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Finding The Happy

Looking for joy in all the right places

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Immigration

5 reasons to migrate to Canberra

So you’re dead set on migrating to Australia, except you’re not sure where to land. Do you go for the usual suspects — Melbourne, Perth, Sydney, Brisbane, Adelaide (in that order), or do you get really crazy and try the less beaten track?

australia-map

I moved to Canberra in July 2003, thinking it was going to be an 18-month tree change. Thirteen years later, I live to tell how the unlikeliest of cities grew on me and why I’m suggesting you give Canberra a try.

  1. Canberra is classified by Immigration as “Regional”

    Let’s start with the most practical of reasons: your visa. Canberra falls under the Regional Sponsored Migration Scheme, which means choosing to come here gives you one extra option for your PR application. The Subclass 187 visa is a permanent residence visa for skilled workers who have been nominated by an employer to live and work in regional Australia. Under this visa, you usually will have to work and live in Canberra for a minimum of 2 years before you can stretch your exploring legs… but 2 years is a good length of time for you to figure out whether you and Canberra are secretly made for each other.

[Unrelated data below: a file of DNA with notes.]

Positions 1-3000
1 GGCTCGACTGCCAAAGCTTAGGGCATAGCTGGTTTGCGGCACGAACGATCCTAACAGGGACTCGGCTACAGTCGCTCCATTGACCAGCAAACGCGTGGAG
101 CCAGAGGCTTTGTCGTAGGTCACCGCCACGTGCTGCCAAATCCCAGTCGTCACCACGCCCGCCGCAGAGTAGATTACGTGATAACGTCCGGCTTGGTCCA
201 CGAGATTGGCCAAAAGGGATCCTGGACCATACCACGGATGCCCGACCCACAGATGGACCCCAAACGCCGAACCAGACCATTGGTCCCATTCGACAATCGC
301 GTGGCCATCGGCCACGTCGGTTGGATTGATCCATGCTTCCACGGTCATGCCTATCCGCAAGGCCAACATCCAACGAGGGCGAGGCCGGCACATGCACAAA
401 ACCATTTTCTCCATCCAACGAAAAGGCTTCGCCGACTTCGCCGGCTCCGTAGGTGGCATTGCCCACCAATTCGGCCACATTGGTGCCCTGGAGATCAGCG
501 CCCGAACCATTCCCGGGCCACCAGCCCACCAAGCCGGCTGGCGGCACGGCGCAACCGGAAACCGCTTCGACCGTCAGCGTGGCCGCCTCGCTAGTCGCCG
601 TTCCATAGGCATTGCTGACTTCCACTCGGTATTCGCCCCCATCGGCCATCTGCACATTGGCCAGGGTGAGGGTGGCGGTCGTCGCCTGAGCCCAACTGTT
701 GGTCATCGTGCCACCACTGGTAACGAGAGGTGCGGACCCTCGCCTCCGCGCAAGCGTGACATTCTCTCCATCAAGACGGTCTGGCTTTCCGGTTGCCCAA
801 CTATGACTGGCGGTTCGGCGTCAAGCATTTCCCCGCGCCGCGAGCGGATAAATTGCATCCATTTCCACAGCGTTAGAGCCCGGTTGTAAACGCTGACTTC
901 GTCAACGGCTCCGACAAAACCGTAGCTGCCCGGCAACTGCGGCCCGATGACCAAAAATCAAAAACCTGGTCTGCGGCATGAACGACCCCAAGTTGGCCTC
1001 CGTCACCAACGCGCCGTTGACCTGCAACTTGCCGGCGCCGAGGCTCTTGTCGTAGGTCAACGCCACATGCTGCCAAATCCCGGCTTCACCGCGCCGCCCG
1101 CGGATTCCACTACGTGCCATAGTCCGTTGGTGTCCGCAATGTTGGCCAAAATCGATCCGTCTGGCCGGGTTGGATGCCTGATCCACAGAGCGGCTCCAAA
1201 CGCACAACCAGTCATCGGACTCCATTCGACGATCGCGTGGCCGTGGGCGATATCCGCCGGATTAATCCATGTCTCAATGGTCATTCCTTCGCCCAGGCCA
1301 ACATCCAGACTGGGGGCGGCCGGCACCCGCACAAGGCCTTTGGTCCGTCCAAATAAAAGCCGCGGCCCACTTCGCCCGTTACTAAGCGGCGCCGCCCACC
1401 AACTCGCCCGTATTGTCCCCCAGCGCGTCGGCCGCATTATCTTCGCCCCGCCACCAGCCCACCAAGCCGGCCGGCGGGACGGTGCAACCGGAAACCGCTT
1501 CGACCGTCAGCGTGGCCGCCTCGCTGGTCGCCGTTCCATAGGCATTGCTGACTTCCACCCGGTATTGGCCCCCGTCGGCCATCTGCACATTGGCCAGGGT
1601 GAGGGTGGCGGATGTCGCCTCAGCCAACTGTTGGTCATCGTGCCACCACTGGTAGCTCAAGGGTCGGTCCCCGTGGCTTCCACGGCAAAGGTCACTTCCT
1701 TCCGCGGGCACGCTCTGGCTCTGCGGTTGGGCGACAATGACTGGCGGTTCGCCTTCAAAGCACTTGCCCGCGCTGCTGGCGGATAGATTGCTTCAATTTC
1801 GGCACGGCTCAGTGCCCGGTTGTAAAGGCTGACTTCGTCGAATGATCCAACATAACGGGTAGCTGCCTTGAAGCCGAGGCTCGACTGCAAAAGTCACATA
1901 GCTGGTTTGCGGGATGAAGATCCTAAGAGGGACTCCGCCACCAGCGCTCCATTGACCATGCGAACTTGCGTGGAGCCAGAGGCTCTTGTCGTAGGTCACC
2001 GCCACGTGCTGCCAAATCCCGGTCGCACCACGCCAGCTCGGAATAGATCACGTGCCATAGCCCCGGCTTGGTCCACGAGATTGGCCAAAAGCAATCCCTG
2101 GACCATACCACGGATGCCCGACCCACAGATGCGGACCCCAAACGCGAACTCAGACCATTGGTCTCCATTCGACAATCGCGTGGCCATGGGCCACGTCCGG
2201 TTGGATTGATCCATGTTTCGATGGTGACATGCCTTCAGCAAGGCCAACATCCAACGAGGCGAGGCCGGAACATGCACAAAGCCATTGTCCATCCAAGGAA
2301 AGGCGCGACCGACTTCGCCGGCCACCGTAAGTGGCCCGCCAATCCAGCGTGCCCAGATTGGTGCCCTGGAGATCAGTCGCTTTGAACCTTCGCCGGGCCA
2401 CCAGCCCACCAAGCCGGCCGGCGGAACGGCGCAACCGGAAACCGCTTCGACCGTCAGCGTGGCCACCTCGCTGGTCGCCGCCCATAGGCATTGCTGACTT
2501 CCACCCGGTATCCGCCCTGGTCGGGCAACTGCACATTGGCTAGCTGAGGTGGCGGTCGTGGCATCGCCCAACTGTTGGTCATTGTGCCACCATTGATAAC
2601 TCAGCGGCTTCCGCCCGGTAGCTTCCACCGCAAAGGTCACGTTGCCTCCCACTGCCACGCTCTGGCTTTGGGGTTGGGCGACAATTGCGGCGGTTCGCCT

2. It’s a glorified country town

    I say that a lot about Canberra, and I say that with huge affection for the place. If you’re a City person like me, Canberra is about as “country” as you can tahan before it starts to feel too ulu. It’s bushland with mod cons sprinkled with *some* decent shopping malls and food. It’s the Tree Change you crave with decent internet speeds and MUCH better coffee. It’s the intimacy of a small town (population ~350,000!) with the sophistication of a Capital city. And driving here is a breeze — even in peak hour traffic.

  3. We get four seasons here

    Yes. Winters are WINTERS, and Summers are SUMMERS. You get the extremes of temperatures here, which means you never get sick of the weather for too long. Winter is cold, I’ll grant you that. It goes down to the minuses — so you’re either now thinking, “SHIOK AH!” or already shivering at the prospect. I can assure you that the body acclimatises eventually, and a well-insulated house makes a world of difference. We also get a lot of sun in winter. It’ll be bright as anything during lunch time so you think, “I’ll just go for a walk!”, and then you step outside and it’s friggin’ ZERO. But winters are generally quite cheerful here.